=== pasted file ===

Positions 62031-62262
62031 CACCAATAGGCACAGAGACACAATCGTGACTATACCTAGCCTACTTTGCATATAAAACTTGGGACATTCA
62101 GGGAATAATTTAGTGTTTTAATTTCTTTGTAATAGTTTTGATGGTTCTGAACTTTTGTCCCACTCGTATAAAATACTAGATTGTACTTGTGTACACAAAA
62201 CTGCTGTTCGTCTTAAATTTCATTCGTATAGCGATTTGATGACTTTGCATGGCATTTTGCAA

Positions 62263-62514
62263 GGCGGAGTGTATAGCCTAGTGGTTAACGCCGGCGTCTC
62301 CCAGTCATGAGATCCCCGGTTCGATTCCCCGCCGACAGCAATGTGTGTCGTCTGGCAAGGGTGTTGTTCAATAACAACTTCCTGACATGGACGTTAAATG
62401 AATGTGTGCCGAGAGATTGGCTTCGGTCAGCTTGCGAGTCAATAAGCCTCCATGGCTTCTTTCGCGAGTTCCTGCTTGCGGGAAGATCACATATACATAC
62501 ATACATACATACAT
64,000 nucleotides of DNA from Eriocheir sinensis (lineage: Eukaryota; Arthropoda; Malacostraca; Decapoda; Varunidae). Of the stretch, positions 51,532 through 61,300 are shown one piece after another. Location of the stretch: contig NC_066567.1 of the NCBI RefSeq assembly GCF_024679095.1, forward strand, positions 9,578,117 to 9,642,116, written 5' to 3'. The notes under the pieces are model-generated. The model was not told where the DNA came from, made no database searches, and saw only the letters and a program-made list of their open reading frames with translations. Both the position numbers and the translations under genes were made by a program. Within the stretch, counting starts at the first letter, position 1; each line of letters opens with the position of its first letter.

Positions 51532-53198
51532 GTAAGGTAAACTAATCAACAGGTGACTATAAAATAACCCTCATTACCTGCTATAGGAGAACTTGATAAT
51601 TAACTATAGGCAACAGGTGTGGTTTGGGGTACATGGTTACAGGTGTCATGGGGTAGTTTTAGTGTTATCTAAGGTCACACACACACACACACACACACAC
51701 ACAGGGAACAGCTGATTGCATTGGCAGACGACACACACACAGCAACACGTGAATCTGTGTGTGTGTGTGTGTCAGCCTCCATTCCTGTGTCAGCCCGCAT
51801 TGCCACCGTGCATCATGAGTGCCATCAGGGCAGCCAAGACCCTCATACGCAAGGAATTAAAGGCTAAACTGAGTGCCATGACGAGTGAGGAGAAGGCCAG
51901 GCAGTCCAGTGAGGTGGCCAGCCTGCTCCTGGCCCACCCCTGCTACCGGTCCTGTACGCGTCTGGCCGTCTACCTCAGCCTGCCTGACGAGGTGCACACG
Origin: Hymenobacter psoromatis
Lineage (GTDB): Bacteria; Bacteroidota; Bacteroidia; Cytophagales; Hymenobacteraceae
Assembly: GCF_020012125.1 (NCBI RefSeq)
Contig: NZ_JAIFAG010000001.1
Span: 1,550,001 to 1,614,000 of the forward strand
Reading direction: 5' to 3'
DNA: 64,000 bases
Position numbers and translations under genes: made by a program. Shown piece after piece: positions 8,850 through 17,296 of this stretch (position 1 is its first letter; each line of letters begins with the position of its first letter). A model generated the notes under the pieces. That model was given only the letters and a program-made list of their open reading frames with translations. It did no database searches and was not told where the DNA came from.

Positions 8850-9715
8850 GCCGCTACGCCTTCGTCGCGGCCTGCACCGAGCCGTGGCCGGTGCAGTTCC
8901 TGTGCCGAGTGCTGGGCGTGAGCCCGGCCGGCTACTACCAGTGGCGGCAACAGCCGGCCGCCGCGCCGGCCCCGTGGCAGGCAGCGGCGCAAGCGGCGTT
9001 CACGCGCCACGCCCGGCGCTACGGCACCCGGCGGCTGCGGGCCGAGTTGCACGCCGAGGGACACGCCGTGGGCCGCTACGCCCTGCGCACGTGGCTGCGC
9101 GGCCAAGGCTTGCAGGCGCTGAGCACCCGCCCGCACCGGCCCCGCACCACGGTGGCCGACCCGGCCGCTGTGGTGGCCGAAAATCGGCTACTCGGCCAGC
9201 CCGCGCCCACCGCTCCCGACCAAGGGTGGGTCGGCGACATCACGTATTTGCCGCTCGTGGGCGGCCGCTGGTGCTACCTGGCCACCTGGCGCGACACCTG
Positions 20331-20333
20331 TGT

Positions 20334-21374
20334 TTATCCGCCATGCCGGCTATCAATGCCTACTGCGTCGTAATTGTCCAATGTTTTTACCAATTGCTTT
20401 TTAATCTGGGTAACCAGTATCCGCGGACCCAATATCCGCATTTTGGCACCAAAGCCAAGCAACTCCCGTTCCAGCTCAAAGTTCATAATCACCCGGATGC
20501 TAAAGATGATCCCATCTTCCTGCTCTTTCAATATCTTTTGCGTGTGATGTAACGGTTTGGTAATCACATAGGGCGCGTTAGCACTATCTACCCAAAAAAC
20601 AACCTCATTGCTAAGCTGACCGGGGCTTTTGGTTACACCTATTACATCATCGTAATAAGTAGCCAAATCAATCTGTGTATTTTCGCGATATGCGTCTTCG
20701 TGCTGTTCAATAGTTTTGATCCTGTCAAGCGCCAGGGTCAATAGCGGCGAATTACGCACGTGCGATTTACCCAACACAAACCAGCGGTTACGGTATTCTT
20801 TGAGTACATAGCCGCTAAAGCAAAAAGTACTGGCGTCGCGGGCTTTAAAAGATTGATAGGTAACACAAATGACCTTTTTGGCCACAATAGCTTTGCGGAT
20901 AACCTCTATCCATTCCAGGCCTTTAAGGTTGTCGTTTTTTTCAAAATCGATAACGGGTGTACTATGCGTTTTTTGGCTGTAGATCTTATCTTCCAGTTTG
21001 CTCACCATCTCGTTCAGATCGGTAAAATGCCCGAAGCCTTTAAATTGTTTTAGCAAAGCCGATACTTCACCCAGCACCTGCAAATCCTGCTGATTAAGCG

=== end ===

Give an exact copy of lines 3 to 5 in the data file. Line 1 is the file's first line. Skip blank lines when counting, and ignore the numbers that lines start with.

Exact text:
62101 GGGAATAATTTAGTGTTTTAATTTCTTTGTAATAGTTTTGATGGTTCTGAACTTTTGTCCCACTCGTATAAAATACTAGATTGTACTTGTGTACACAAAA
62201 CTGCTGTTCGTCTTAAATTTCATTCGTATAGCGATTTGATGACTTTGCATGGCATTTTGCAA

Positions 62263-62514